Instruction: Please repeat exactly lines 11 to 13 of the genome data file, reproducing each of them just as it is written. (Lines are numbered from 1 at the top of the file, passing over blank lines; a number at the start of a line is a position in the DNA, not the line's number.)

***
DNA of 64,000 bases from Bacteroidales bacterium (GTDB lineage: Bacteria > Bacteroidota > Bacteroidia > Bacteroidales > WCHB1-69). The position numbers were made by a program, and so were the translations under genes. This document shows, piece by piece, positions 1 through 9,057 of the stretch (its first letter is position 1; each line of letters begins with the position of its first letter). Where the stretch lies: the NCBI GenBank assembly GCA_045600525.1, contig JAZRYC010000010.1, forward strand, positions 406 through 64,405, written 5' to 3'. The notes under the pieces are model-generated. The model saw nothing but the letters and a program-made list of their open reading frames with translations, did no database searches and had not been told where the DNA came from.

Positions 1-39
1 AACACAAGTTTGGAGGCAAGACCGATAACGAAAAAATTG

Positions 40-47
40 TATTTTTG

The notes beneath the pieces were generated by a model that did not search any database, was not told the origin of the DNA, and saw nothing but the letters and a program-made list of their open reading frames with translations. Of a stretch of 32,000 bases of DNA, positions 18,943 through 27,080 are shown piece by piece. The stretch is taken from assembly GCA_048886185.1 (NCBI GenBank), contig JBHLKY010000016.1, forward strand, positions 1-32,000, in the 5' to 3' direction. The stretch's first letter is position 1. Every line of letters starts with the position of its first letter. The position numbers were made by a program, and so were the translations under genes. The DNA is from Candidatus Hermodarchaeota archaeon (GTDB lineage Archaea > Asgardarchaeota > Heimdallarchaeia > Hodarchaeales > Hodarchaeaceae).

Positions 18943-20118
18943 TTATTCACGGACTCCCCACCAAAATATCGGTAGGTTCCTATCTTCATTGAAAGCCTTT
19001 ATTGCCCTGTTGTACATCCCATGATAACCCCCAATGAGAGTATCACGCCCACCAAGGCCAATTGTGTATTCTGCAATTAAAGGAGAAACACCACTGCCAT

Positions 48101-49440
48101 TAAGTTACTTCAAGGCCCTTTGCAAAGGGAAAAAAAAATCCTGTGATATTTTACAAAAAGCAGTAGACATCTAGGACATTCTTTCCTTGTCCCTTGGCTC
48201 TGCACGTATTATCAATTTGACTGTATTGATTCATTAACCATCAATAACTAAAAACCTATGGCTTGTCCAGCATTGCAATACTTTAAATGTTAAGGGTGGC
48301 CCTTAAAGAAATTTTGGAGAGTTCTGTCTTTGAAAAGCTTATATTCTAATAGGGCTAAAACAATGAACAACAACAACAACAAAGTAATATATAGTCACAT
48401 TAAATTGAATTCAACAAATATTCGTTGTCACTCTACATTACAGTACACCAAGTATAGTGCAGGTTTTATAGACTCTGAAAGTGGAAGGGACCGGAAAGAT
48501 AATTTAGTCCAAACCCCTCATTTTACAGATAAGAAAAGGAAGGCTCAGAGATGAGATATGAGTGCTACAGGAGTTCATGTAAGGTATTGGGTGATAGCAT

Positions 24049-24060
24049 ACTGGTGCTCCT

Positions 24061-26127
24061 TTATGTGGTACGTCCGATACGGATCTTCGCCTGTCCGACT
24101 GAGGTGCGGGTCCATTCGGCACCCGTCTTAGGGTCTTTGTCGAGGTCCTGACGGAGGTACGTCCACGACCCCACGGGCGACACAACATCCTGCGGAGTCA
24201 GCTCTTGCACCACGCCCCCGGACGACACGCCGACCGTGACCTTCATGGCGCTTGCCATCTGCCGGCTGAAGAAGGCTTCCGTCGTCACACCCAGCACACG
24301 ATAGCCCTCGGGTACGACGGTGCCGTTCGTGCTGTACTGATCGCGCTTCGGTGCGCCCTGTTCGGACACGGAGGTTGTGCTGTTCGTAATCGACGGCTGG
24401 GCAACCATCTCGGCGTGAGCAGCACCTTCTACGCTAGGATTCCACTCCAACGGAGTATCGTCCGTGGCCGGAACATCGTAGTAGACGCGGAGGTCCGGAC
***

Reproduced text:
48101 TAAGTTACTTCAAGGCCCTTTGCAAAGGGAAAAAAAAATCCTGTGATATTTTACAAAAAGCAGTAGACATCTAGGACATTCTTTCCTTGTCCCTTGGCTC
48201 TGCACGTATTATCAATTTGACTGTATTGATTCATTAACCATCAATAACTAAAAACCTATGGCTTGTCCAGCATTGCAATACTTTAAATGTTAAGGGTGGC
48301 CCTTAAAGAAATTTTGGAGAGTTCTGTCTTTGAAAAGCTTATATTCTAATAGGGCTAAAACAATGAACAACAACAACAACAAAGTAATATATAGTCACAT